Tennessee Pharmacists Association

On July 7, 2014, beginning at 9 a.m., the Tennessee Board of Pharmacy held a rulemaking hearing regarding the emergency rules that became effective on January 31, 2014. Board members present were Michael Dickenson, Kevin Eidson, Jason Kizer, Joyce McDaniel, Charles (Buddy) Stephens, and (via telephone) Will Bunch. Also present were Board of Pharmacy Executive Director Reginald (Reggie) Dilliard and Assistant General Counsel Stefan Cange, assisted by other Department of Health attorneys.

The emergency rules deal with sections of Board of Pharmacy rules as follows: Chapter 1140-01, Introductory Rules; Chapter 1140-07, Sterile Product Preparation in Pharmacy Practice; and Chapter 1140-09 Manufacturers and Wholesalers.

During the hearing, many members of the pharmacy community made formal presentations to the Board.  All presenters commended and expressed support to the Board of Pharmacy for their efforts to update the rules in order to better serve and protect the public.  The presenters asked for interpretations of certain sections of the rules, offered suggestions for simple changes in wording to address technicalities, expressed numerous concerns, and made suggestions to address many of those concerns. Comments came from Jim Hinkle (UT Knoxville), Richard Green (Cardinal Health), Brenda Warren (Accredo), Mark Binkley (Health and Wellness Compounding), Mark Sullivan (Vanderbilt), Bill Greene (St. Jude), and Baeteena Black (TPA). Board attorney Stefan Cange also reviewed comments submitted from Dennis Roberts (Baptist), Chuck Ashley (Methodist-Oak Ridge), Jeanne Ezell (Blount Memorial), Claudia Ogburn (LeConte), and Nina Smothers, a Board of Pharmacy member who was unable to attend.

The emergency rules set in place on January 31, 2014, expire 180 days from that date. Due to the need to have permanent rules in place, and the concern expressed by legal staff about the ability to make major revisions to the rules, the Board decided to make minimal changes at this time and then review comments and evaluate the need to make further changes at a future time. There was extensive discussion in regards to documentation, record keeping and reporting for low- and medium-risk compounds versus high-risk compounds and the difference between “inpatient” and “outpatient” in regards to application of the rules, among other items.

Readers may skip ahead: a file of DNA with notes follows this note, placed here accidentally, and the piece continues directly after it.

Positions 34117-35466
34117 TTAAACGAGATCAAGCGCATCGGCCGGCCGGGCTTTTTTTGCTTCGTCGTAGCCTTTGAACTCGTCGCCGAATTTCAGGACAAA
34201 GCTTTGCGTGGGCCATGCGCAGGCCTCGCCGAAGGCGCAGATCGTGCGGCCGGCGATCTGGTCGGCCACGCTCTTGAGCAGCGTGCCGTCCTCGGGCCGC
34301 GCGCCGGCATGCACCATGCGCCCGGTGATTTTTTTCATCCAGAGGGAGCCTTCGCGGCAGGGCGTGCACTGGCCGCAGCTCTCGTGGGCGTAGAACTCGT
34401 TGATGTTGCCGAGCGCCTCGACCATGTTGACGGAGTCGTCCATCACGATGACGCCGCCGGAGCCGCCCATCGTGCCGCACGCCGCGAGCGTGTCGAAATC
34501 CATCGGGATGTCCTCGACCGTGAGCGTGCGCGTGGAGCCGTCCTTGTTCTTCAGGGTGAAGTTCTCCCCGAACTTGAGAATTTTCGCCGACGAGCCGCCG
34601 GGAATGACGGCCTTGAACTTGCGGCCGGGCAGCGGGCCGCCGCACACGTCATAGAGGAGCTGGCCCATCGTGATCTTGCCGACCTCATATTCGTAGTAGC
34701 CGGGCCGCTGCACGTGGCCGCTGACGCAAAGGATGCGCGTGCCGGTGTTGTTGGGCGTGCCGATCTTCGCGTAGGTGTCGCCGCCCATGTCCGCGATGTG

The Board of Pharmacy members approved the following changes from the original emergency rules to the newly approved rules:

1140-07-.02 (4)- Original (4) Any licensed pharmacy which compounds sterile products, except hospital pharmacies compounding for inpatients of a hospital, shall submit to the Board of Pharmacy, on a quarterly basis, a report listing the quantity of sterile products compounded and dispensed during the previous quarterly period and any other information as required by USP standards.

1140-07-.02 (4)-Revised(4) Any licensed pharmacy which compounds high-risk or batch sterile products, except hospital pharmacies compounding for inpatients of a hospital, shall submit to the Board of Pharmacy, on a quarterly basis, a report listing the quantity of sterile products compounded and dispensed during the previous quarterly period and any other information as required by USP standards the Board of Pharmacy.

Although there was extensive discussion regarding the definition of “outpatient,” no clarification was made between “inpatient” versus “outpatient” at the hearing; however, the Board indicated their plans to create a policy which will provide their definitions of these terms as they apply to the rules. 

Also discussed was the need for clarification on 1140-07-.02 (6), which requires licensed pharmacies to have the source and lot numbers of the components used in compounded sterile products and how this applies to hospital pharmacies. The Board provided clarification that this information must be on file with the pharmacy for access by the Board of Pharmacy. The Board indicated this does not mean that a pharmacy must know specifically which lot number each individual patient received under certain circumstances, such as batch prepared sterile compounds that are made available in the hospital, but that the pharmacy should be able to determine there were certain lot numbers in the pharmacy in a particular range of time, and which patients received products in that same range of time.

The rule changes will take effect in 90 days from their being finalized, which will be in early October, 2014.